• Corporate Trading – Where Service trading (para.4.1) has reached a level where it is profitable and where it would be possible to bid for clients other than MBC, consideration will be given to the formation of an external trading company.  The Teckal rules allow MBC to award a company which it owns contracts without recourse to tender, under certain conditions, and this will put any new company on a sound footing to bid for further work.  Although if it is successful bidding for external work it may have to re-bid for the MBC contracts as Teckal may no longer apply.

MBC, in the course of its core activities facilitates the flow of lot of public money to the private sector, or creates commercial opportunity.  Examples might include the funding of emergency housing; or the awarding of enforcement to third parties.  These are situations where corporate trading can flourish and bring this money back to the public purse. 

At all times s.4 of the Localism Act 2011 will be considered, if it is the Act which is providing the legal basis to trade.

MBC must always be look to reinforce commercial success, when it is achieved, and within the constraints specified in this section.

Examples of successful, Public Sector owned companies:

www.westcotrading.com   City of Westminster Council

www.norsegroup.co.uk  Norfolk County Council

MBC will identify where it can trade successfully and emulate this sort of success.

4.3          Organisational Changes.

In support of the development of the commercial business plan framework a new internal team will be formed:  the Commercial Projects Development Team.   The team will be supported by new specific responsibilities assumed by CLT.

Corporate Leadership Team (CLT)

Although the CLT is clearly not a new group, it will have new special responsibilities to execute as part of this strategy, as follows:

  • To receive recommendations for projects and proposed Service commercial business plans for final review before submission to cabinet, or council.
  • To ‘hold’ the Commercial Investment Fund outlined at para.4.4.2 and weigh the cost/benefit (opportunity cost) of a proposal and make recommendations to cabinet/council accordingly.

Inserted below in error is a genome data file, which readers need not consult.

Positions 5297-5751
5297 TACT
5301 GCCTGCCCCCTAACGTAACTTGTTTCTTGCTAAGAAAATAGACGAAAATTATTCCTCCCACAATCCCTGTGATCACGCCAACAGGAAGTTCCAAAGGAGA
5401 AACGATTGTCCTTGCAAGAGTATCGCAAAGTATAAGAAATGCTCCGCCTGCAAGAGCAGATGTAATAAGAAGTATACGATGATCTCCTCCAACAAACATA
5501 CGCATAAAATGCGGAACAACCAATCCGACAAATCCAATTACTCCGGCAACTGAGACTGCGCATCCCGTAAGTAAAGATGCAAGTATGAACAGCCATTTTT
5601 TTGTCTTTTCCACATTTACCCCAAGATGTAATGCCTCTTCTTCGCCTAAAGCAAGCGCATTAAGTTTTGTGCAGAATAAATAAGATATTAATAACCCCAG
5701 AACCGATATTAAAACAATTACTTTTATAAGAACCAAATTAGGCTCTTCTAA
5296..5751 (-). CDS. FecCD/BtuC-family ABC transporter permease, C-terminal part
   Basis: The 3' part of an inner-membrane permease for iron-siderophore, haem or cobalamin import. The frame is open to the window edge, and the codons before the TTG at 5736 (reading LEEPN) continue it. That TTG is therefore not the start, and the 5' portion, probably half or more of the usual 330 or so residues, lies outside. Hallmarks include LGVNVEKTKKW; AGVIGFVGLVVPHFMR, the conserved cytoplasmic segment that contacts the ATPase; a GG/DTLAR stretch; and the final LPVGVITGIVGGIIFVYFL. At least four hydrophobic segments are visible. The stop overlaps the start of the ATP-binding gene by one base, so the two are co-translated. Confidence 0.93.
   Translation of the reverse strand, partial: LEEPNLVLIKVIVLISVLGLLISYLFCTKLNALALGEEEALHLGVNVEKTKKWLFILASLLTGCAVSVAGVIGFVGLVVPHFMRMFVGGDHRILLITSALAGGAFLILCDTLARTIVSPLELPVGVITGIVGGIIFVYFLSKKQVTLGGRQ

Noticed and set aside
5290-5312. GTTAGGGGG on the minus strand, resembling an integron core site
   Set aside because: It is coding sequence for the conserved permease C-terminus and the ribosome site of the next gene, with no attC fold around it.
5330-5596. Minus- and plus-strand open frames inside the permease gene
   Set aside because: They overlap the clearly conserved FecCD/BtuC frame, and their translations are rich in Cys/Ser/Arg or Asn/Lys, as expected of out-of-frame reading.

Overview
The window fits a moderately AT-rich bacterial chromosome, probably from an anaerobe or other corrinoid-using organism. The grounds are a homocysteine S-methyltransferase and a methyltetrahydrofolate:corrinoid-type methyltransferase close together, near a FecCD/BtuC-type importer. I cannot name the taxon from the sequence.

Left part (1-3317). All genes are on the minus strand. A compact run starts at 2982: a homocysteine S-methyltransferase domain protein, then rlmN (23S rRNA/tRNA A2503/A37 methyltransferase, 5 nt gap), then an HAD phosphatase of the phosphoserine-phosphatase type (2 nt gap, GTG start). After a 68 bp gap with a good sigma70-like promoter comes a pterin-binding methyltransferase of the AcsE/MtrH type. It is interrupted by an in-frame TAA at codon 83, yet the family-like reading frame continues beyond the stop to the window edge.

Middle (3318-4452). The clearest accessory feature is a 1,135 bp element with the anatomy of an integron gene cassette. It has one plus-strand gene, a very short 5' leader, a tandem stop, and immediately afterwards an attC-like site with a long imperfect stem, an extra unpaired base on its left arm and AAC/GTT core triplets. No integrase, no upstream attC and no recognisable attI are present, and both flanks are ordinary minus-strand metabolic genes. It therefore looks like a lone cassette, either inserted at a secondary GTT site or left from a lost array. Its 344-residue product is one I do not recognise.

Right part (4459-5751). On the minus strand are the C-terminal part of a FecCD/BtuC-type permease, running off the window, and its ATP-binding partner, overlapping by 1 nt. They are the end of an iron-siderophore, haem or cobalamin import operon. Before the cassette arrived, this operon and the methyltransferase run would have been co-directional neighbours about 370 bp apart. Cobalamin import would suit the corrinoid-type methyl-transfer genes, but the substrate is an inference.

• To act as the final arbiter where potential internal conflicts of commercial interest are raised by the CDT.

Commercial Projects Development Team (CDT).

The CPDT will be a permanent but ad-hoc group providing support to Service and Unit Managers, where required.  It will be chaired by the Head of Commercial and Economic Development.  Other members of the unit will be called in depending upon the project, and will be drawn from the following departments: Legal; Finance; Procurement; Property; ICT; Communications; Policy and Customer Services.  It will also be able to retain external expertise in support of its functions where skills or knowledge gaps are identified, or where there may be a conflict of interest.

Functions of the CDT will be as follows:

·       To provide advice to Service and Unit Managers on the development of commercial opportunities.

·       To assist with Commercial Business Plan writing, and financial modelling.

·       To provide analysis of the impact of projects or plans to the AST.

·       To provide recommendations and advice to Cabinet and CLT on the approval of commercial business plans.

·       To hold the corporate commercial projects register.

·       To deconflict commercial conflicts of interest, or to highlight them to CLT for direction.

·       To hold the approved framework of approved Commercial Business Plans across MBC.

·       To allocate, under the direction of Head of Finance and Resources Service and Unit AST and ensure these are considered in Commercial Business Plans.

·       To measure, with Finance and Resources annual performance against AST and Commercial Business Plans.

·       To look for trading projects that prioritise capture of commercial opportunities afforded by our existing statutory and non-statutory services, so that synergy exists between our commercial and other desired outcomes.

4.4          Measuring Success.

The only proper measure of success is the net effect of commercialisation to the AST, expressed in monetary terms; and as a percentage of the AST.

In order to plan for, and measure success, it is going to be essential to ‘benchmark’ each service as Commercialisation is introduced to it.  In practice, this means identifying its net financial impact to the Corporate Budgets (its net Service Spend) at a given point; which, it is envisioned will be the current total budget.  Head of Finance and Resources will set confirm these start points.   We will then, in effect conduct zero based budgeting to start each business plan and ensure that more accurate rebilling is applied.

This gives the basis for handing a Service or Unit a target to alter that financial impact.  This has happened historically, but the Service will no longer be targeted to reduce its financial impact through reduced budgets, alone.  Now the Service will be allowed to undertake wide reaching commercial activity in order to generate net profit, which can be counted towards its target.  Service Heads and Unit Managers will have discretion to plan activity: cost-cutting or generating net profit to achieve those targets, using the measures highlighted in this Strategy.

The Service Head or Unit Manager can now plan for those actions with the assistance of the Commercial Development Unit (see para. 4.1) and produce a Commercial Business Plan for approval by their Director and the Commercial Opportunities Board (see para.4.1).  It is envisioned that these plans will include the authority to re-invest a portion of turnover into stock or services for trading.

4.5          Review and Performance Measures.

4.5.1      Accounting.